Field Distribution of Transcranial Static Magnetic Stimulation in Realistic Human Head Model

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The objective of this work was to characterize the magnetic field (B-field) that arises in a human brain model from the application of transcranial static magnetic field stimulation (tSMS).

Materials and Methods

The spatial distribution of the B-field magnitude and gradient of a cylindrical, 5.08 cm × 2.54 cm NdFeB magnet were simulated in air and in a human head model using the finite element method and calibrated with measurements in air. The B-field was simulated for magnet placements over prefrontal, motor, sensory, and visual cortex targets. The impact of magnetic susceptibility of head tissues on the B-field was quantified.


Peak B-field magnitude and gradient respectively ranged from 179–245 mT and from 13.3–19.0 T/m across the cortical targets. B-field magnitude, focality, and gradient decreased with magnet–cortex distance. The variation in B-field strength and gradient across the anatomical targets largely arose from the magnet–cortex distance. Head magnetic susceptibilities had negligible impact on the B-field characteristics. The half-maximum focality of the tSMS B-field ranged from 7–12 cm3.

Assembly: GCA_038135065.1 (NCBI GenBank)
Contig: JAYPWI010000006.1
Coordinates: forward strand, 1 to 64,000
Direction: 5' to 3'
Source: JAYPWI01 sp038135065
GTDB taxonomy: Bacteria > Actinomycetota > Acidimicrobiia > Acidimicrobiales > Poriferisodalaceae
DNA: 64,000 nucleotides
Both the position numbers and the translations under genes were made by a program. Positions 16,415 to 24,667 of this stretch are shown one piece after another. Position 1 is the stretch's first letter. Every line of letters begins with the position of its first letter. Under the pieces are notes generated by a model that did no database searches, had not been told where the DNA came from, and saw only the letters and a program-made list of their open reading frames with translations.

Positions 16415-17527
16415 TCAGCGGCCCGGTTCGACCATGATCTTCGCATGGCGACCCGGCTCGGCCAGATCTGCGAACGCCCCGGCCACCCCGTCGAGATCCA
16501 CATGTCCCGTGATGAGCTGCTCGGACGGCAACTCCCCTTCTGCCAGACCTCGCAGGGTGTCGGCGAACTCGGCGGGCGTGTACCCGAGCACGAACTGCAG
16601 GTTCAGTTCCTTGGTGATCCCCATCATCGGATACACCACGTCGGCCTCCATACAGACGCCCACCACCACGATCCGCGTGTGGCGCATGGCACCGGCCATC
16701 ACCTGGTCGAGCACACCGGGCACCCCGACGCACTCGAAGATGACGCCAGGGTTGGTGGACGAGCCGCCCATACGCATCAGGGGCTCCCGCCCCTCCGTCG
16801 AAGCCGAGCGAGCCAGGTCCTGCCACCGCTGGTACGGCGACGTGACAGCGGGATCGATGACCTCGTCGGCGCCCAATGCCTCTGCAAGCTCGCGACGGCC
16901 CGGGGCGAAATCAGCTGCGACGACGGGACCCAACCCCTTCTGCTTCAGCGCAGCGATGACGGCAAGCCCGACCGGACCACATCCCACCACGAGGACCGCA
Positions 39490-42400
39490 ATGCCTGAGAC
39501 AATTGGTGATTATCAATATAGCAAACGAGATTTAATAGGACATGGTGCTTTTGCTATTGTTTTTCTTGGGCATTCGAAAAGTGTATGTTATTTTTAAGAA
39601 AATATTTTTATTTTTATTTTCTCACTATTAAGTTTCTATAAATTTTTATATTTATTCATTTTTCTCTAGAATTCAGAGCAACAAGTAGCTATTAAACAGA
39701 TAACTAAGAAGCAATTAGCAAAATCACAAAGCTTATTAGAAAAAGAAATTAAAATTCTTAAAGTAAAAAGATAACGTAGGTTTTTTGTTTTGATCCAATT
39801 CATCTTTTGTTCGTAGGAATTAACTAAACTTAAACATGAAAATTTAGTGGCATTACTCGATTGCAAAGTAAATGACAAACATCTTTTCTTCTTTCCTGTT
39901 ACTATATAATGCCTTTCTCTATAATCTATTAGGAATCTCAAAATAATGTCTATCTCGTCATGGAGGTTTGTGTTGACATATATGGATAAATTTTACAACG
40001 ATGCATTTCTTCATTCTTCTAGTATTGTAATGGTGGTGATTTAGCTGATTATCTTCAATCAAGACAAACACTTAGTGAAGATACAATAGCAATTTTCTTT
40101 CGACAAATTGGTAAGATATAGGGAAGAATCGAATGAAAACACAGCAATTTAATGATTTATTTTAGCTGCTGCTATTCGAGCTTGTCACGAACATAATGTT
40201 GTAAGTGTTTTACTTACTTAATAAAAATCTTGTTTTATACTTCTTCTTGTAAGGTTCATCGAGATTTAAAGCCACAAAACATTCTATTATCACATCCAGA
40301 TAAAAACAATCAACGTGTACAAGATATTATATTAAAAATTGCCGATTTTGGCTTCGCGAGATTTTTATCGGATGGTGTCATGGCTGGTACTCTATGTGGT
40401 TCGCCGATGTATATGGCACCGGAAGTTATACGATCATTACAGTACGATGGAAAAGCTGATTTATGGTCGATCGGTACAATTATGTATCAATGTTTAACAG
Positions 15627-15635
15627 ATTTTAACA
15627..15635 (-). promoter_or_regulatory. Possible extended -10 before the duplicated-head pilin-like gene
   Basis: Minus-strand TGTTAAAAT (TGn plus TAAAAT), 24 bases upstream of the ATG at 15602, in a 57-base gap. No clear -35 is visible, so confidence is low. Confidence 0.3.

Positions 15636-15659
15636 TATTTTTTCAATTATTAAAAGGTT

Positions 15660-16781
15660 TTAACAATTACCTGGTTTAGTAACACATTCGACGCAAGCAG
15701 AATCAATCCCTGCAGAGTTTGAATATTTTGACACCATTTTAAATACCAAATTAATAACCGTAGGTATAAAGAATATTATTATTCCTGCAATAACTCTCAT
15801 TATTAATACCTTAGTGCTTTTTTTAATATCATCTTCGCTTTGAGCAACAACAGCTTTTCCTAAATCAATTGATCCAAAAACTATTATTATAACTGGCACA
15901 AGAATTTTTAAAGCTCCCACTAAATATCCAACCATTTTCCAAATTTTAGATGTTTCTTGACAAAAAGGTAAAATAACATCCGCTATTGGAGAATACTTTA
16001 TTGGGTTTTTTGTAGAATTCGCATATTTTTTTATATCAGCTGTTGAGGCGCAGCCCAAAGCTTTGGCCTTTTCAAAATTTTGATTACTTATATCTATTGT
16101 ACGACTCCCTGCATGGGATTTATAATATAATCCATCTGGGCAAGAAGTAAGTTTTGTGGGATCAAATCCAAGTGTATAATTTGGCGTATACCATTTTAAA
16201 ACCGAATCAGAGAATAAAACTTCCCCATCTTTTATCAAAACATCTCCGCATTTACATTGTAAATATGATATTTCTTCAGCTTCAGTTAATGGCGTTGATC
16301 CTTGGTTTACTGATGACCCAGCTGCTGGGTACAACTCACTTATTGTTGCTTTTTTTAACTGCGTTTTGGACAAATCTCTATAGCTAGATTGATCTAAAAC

This is the first presentation and characterization of the three-dimensional (3D) spatial distribution of the B-field generated in a human brain model by tSMS. These data can provide quantitative dosing guidance for tSMS applications across various cortical targets and subjects. The finding that the B-field gradient is high near the magnet edges should be considered in studies where neural tissue is placed close to the magnet. The observation that susceptibility has negligible effects confirms assumptions in the literature.

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